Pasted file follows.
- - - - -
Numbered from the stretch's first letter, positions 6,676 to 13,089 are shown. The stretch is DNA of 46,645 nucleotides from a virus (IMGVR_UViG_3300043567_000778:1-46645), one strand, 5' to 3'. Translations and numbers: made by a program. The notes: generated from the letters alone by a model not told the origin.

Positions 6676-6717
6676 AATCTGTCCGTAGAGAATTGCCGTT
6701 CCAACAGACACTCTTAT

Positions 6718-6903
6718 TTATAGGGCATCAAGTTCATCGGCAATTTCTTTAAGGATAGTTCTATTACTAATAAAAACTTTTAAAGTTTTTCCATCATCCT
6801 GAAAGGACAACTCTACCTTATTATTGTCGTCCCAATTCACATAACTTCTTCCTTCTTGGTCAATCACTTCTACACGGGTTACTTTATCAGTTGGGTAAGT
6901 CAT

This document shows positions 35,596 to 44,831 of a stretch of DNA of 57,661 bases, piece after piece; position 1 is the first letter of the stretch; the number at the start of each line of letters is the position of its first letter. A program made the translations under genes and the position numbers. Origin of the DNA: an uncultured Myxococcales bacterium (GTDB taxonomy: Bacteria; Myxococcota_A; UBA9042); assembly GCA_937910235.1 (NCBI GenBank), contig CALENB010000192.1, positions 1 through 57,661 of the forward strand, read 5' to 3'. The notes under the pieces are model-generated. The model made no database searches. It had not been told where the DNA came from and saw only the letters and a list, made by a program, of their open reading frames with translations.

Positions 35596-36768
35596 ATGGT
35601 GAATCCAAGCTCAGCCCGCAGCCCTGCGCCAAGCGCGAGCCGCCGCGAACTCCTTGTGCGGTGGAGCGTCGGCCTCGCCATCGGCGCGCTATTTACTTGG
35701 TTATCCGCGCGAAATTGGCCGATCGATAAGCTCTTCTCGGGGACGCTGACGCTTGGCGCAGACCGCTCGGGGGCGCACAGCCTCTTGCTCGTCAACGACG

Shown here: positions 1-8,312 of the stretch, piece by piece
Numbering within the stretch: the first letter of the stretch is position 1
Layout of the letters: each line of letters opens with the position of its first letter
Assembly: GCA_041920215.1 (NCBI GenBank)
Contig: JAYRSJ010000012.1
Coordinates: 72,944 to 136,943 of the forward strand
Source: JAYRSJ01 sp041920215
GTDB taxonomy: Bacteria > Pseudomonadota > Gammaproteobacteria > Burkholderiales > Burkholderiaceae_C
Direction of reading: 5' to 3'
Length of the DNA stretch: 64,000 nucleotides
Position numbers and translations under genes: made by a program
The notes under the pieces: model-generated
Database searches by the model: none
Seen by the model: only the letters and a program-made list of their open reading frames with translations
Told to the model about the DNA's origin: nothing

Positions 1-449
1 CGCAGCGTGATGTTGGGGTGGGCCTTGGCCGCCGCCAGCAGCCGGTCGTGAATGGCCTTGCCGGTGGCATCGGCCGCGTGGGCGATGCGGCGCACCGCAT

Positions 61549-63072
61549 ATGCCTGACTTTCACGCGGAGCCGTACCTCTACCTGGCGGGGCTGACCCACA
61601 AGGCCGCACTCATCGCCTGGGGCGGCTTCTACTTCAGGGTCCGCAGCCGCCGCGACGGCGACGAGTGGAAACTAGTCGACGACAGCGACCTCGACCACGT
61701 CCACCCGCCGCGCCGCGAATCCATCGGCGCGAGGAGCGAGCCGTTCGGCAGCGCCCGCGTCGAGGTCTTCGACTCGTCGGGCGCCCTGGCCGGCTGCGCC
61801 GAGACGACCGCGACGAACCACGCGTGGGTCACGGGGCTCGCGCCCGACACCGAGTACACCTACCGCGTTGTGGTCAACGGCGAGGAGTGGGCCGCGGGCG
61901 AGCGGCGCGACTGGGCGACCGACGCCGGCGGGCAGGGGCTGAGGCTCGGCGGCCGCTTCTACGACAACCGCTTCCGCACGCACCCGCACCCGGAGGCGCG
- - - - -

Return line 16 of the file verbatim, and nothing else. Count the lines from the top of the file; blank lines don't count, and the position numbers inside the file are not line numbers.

Layout of the letters: each line of letters opens with the position of its first letter